4 out of 4 stars
Share This Review
Pontius Pilate Against The Truth: A Novel of Bible Times by Clifton Moberg and Walter Job is a 538-page historical novel. The book poses a psychological view into Pilate's trial of Jesus. It is divided into twenty-nine chapters.
The plot is set six years after the death of Jesus. Pontius Pilate, an ex-governor of Judaea-Samaria, is banished by Rome's Senate for his excesses while in office. Now he lives an isolated life in his mansion, Spring Grandeur Valley, miles away from the city of Gaul. He is guilt-ridden and depressed due to the blame he received from poorly adjudicating the trial of Jesus. In a bid to prove himself right and regain his peace, he decides to uncover the wrongdoings of Jesus in his early life and discredit him. He persuades his nephew, Florianus Marius, to help on this mission. Marius sets out with a fellow soldier, Kyros, to search for the "hidden years" of Jesus and prove that this new religious sect, called "the Way," is a sure threat to Rome. With the promise of Pilate's empire as a motivating factor, how far will these investigator-detectives go in search of the truth? Read this book to find out more.
I love that the authors gave readers insights and interpretations into some of the teachings of Jesus. They presented arguments for and against Jesus from different parties. I also like the touch of humor the authors incorporated through the book, making it an exciting read. Furthermore, I commend the authors for writing such a detailed and engaging story from a historical event. I will probably remember this novel each time I read about the crucifixion of Christ.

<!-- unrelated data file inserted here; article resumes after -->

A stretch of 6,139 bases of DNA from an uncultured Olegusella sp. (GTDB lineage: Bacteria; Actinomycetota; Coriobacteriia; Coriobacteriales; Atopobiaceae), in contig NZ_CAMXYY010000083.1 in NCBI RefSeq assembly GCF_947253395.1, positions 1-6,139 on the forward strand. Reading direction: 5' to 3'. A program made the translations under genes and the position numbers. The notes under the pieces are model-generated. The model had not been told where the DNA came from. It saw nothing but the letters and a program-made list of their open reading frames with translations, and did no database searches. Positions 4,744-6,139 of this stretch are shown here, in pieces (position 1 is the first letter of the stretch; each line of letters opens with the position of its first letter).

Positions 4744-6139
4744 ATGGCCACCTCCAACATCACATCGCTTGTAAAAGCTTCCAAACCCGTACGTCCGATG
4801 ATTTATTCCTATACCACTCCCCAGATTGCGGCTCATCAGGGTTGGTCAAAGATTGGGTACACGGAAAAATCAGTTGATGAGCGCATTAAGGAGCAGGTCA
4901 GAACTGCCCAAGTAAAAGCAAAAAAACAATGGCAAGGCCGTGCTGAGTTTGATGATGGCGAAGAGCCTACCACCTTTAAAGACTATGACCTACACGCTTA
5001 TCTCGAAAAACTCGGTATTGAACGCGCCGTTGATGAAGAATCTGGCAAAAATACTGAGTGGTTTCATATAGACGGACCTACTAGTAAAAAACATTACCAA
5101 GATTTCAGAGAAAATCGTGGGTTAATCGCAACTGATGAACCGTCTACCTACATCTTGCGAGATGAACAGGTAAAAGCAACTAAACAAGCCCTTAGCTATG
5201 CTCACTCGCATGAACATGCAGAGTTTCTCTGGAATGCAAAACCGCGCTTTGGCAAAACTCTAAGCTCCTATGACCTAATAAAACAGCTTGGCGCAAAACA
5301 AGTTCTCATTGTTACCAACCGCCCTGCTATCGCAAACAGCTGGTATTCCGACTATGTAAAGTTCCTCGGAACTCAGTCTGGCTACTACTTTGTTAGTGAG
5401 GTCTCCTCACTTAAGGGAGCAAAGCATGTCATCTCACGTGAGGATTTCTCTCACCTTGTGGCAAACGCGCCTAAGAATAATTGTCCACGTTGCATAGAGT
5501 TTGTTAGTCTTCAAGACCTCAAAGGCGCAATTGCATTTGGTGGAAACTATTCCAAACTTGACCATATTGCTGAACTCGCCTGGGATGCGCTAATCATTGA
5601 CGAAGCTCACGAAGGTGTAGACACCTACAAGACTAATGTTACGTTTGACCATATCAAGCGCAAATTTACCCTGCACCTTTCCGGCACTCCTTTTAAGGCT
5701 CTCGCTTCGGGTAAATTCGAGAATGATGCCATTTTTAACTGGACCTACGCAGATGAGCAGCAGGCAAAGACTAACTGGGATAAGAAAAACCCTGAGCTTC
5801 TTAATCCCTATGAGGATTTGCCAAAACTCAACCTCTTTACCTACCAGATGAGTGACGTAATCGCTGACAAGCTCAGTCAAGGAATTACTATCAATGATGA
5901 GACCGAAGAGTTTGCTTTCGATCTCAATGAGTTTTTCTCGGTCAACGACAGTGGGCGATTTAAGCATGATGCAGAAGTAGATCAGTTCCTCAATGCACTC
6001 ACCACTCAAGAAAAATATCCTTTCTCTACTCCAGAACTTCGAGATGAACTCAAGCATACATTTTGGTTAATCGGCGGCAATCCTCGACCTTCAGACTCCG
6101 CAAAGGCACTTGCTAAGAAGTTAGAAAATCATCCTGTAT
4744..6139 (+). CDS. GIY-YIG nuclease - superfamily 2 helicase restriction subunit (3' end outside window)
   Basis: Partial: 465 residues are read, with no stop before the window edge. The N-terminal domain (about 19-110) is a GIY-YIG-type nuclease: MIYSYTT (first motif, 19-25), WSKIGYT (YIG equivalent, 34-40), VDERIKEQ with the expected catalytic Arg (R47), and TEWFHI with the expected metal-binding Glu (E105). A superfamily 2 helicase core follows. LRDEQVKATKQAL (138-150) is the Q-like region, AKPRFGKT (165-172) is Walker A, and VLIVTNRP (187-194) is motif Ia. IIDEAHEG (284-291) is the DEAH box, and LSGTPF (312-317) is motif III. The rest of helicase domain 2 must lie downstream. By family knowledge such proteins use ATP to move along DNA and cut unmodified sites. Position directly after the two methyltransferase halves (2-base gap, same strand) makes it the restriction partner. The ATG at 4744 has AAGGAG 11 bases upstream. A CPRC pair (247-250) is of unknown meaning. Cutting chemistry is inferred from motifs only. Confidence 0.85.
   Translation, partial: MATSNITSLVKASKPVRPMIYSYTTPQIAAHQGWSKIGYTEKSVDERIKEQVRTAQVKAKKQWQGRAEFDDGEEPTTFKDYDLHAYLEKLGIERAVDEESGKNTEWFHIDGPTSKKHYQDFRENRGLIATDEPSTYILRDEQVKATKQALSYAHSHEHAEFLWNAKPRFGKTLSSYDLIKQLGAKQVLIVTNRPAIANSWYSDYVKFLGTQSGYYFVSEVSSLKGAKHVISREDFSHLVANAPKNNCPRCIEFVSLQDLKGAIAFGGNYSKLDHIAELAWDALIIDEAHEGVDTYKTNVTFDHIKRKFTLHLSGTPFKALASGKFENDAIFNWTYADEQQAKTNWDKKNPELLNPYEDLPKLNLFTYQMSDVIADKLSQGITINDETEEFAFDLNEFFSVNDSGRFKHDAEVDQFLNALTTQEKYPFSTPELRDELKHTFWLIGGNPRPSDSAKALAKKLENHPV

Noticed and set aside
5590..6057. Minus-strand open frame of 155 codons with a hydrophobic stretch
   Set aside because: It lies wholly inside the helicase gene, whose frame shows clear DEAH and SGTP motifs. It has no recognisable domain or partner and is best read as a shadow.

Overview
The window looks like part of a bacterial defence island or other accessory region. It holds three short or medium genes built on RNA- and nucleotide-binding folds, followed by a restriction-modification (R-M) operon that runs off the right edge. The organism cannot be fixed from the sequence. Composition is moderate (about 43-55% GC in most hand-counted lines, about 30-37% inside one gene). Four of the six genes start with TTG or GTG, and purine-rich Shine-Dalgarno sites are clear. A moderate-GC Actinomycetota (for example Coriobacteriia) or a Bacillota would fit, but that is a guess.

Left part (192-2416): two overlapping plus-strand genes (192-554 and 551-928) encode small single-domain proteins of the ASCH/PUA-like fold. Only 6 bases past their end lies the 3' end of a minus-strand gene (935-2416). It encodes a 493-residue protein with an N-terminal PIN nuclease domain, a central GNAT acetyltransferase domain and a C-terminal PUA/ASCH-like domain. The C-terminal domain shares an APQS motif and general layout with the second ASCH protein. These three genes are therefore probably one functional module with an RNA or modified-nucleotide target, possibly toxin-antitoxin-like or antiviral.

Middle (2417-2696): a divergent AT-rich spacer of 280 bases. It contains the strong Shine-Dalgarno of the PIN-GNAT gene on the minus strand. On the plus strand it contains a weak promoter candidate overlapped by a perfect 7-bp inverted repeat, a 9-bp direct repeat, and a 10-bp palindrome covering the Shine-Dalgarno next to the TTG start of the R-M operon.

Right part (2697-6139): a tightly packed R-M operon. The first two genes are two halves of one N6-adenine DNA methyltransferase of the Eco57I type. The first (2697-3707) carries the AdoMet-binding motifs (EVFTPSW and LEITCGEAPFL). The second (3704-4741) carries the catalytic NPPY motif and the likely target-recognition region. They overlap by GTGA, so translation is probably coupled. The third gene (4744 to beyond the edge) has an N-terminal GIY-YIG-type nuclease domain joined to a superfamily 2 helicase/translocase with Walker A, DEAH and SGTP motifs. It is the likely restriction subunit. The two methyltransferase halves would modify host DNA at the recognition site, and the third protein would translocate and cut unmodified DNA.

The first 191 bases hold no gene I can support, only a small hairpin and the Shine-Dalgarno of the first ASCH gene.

My favorite character is Joseph. I admire his demonstration of courage. The book was professionally edited, as I did not find any grammatical or punctuation errors in it. Therefore, I rate Pontius Pilate Against The Truth: A Novel of Bible Times 4 out 4 stars.
One thing I dislike about the book is that it was written in old English, and this makes it a bit of a slow read. But I understand that the authors are trying to make it relatable with the time of the event. Aside from that, all characters are well developed, and there are no confusing gaps or unexplained time jumps. The novel also shows one can easily be blinded and make mistakes when one is too self-confident.
In conclusion, I recommend this book to avid lovers of biblical history. It is a valuable resource in understanding events at the trial of Jesus. I must say, I walked away from the book fully satisfied. I could not have predicted the ending.
Pontius Pilate Against The Truth
View: on Bookshelves